Thursday, 16 November 2017

Why are the UK Establishment so Terrified of a Corbyn Government?



Attitudes may be breaking a little in the UK establishment, with British employers groups starting to warm to the relative certainty of Labour’s stance on remaining in the European Single Market and Customs Union after Brexit, compared to the chaotic approach of the Tory government. 

Business leaders also like the idea of Labour making huge investments in infrastructure, at a time of record low interest rates. This is probably more of a reflection on the hapless Tories though, than any ringing endorsement of Corbyn’s Labour, but it is happening all the same.

Even Tories are breaking ranks. Tory member and journalist Matthew d'Ancona, writing about the Tory Party's predicament in The Guardian, says:

‘I can think of far worse things than a left-wing Labour victory that such oligarchic arrogance might eventually spawn…..In truth, their worst enemy is not Corbyn, but the stultified inertia of their own government, and its leaden inability to see how unbelievably awful it is.’

But there is a substantial proportion of the UK establishment that is very worried about what a Labour government would mean, in terms of taxing corporations and wealthy individuals fairly. Led by the ring-wing media, the Telegraph, Mail, Express and Sun, they are trying to create hysteria amongst the public, about what a Corbyn government would be like. With some success it would seem, as I wrote last month on this blog, posing the question, ‘Why are the Incompetent Tories at around 40% in the Opinion Polls?

At the 2015 general election, the then Labour leader, Ed Miliband (dubbed Red Ed, of course) on a much more modest soft left platform was called a Marxist, and all kinds of calamity forecast by the same media, if he won. At this year’s general election, the same accusations and more were thrown at Corbyn, but with much less success though. The barrage has continued ever since.

Re-nationalisation of public services would fell one of the magic money tree scams that fill capital’s coffers and a modest (0.5%) Robin Hood tax on financial transactions are further concerns to the elites.

But concern is not just on the financial front. The media has tried to paint a picture of Labour as anti-Sematic, with little evidence to support it, but the casual observer wouldn’t notice that. This is conflated with Corbyn’s years-long support for the cause of Palestinian self-determination, and wider foreign policy concerns, such as his distain for the arms trade with Saudi Arabia.

Corbyn’s lack of support for NATO and his personal distaste, at least, for Britain’s Trident nuclear deterrent, are also cited as demonstrating his unsuitability for prime minister.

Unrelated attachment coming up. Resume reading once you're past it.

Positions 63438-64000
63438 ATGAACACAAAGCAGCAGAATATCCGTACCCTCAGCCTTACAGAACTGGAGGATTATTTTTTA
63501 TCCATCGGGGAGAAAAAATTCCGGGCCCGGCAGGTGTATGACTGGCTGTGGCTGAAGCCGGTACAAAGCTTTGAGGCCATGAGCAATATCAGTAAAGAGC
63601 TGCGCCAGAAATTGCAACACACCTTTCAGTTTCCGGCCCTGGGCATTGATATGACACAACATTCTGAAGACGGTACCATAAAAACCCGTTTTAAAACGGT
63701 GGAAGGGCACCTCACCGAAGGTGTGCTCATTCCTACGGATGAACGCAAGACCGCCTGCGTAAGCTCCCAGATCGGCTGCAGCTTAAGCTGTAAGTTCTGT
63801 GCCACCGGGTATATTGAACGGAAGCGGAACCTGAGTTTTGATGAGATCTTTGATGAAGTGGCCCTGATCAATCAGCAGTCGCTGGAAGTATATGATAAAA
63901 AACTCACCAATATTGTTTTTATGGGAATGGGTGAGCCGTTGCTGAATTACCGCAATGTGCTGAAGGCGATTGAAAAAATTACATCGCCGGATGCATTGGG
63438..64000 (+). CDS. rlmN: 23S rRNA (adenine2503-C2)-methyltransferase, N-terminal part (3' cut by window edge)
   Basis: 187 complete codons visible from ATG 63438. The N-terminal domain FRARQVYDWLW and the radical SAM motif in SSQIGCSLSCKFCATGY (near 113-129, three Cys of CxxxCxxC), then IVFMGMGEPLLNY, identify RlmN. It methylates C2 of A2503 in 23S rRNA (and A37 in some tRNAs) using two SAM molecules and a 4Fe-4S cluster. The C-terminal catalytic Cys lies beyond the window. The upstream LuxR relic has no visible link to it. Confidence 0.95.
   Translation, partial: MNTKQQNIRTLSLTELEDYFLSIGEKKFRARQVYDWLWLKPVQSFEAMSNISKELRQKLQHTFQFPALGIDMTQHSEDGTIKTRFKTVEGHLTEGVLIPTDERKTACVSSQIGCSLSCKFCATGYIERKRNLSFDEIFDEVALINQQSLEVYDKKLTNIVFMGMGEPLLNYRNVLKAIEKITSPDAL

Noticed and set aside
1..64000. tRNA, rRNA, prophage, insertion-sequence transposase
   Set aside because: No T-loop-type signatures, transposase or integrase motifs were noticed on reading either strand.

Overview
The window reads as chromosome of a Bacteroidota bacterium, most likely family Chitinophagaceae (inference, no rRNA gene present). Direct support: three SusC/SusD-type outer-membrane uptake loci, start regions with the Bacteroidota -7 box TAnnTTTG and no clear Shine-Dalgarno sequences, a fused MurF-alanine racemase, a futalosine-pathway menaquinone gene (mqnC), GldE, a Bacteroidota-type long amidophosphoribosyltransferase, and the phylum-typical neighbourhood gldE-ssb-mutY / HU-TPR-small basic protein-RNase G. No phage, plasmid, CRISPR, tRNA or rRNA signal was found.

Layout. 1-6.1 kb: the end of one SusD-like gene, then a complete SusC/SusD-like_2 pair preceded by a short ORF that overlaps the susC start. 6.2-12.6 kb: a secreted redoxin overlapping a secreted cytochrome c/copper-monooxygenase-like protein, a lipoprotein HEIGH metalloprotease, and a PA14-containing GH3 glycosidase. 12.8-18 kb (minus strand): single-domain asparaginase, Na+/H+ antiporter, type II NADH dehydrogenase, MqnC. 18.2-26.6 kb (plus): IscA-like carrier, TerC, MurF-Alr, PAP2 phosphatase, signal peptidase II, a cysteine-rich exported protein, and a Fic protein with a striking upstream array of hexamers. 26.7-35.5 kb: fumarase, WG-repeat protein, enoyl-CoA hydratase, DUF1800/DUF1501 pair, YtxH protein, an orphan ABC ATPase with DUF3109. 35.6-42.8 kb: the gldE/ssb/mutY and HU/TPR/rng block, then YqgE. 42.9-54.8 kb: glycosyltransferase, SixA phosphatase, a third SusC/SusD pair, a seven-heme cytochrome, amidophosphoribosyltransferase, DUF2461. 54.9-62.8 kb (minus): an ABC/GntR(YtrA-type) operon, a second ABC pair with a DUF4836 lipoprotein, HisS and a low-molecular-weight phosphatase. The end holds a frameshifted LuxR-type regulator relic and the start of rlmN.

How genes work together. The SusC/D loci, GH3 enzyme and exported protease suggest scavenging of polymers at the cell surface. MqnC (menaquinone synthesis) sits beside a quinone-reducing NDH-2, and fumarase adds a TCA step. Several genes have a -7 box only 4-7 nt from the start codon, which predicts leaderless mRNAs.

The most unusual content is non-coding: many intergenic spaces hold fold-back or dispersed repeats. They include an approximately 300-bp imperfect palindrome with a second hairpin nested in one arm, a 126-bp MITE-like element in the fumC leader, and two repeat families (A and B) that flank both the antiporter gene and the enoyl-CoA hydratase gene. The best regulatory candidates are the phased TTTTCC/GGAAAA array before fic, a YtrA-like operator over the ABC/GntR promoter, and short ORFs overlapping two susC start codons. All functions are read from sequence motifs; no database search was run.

Sir Richard Dearlove, former head of Britain’s foreign intelligence agency MI6, writing in The Telegraph said, “the leader of the Labour Party is an old-fashioned international socialist who has forged links with those quite ready to use terror when they haven’t got their way: the IRA, Hizbollah, Hamas. As a result he is completely unfit to govern and Britain would be less safe with him in No 10.”

Dearlove appears to be oblivious to fact that the UK’s foreign policy in the middle east of recent years is the cause of most of our foreign affairs woes, including international terrorism. The situation in Northern Ireland was resolved through dialogue, although it is now in peril if a hard Brexit takes place. Relations with Russia are also at their worst since the end of the cold war. Hardly anything to be proud of and certainly no justification for a status quo approach.

So, establishment opposition falls into broadly two areas, class war against any significant redistribution of wealth downwards in the UK and fear of foreign policy changes that have existed for decades and are a part of the geo-political order, backed by the US and its allies around the world.

By historical standards, what Corbyn’s Labour is proposing is not anywhere near Marxism or even some of the more radical polices of Labour governments past. It is a measure of how far to the right politically the centre ground has shifted, that what is quite tame social democratic positions are painted in such extreme colours.

The truth of the matter is, what Corbyn represents is a small push back against the class war winners of the last nearly forty years, nothing more. And certainly nothing for the vast majority of people to worry about, who will benefit from such policies. Nothing could be worse than the shambles the Tories are making of the country.

Nothing at all.

Tuesday, 14 November 2017

A No Deal Brexit Should Lead to a General Election


    
The ‘concession’ made by David Davis, the Brexit Secretary yesterday, to allow a vote in Parliament on the final deal negotiated by him for our withdrawal from the European Union (EU), is no concession at all. Davis said that any deal he negotiates will be put to a vote on a take it or leave it basis, and leaving it, will mean we crash out of the EU without any deal.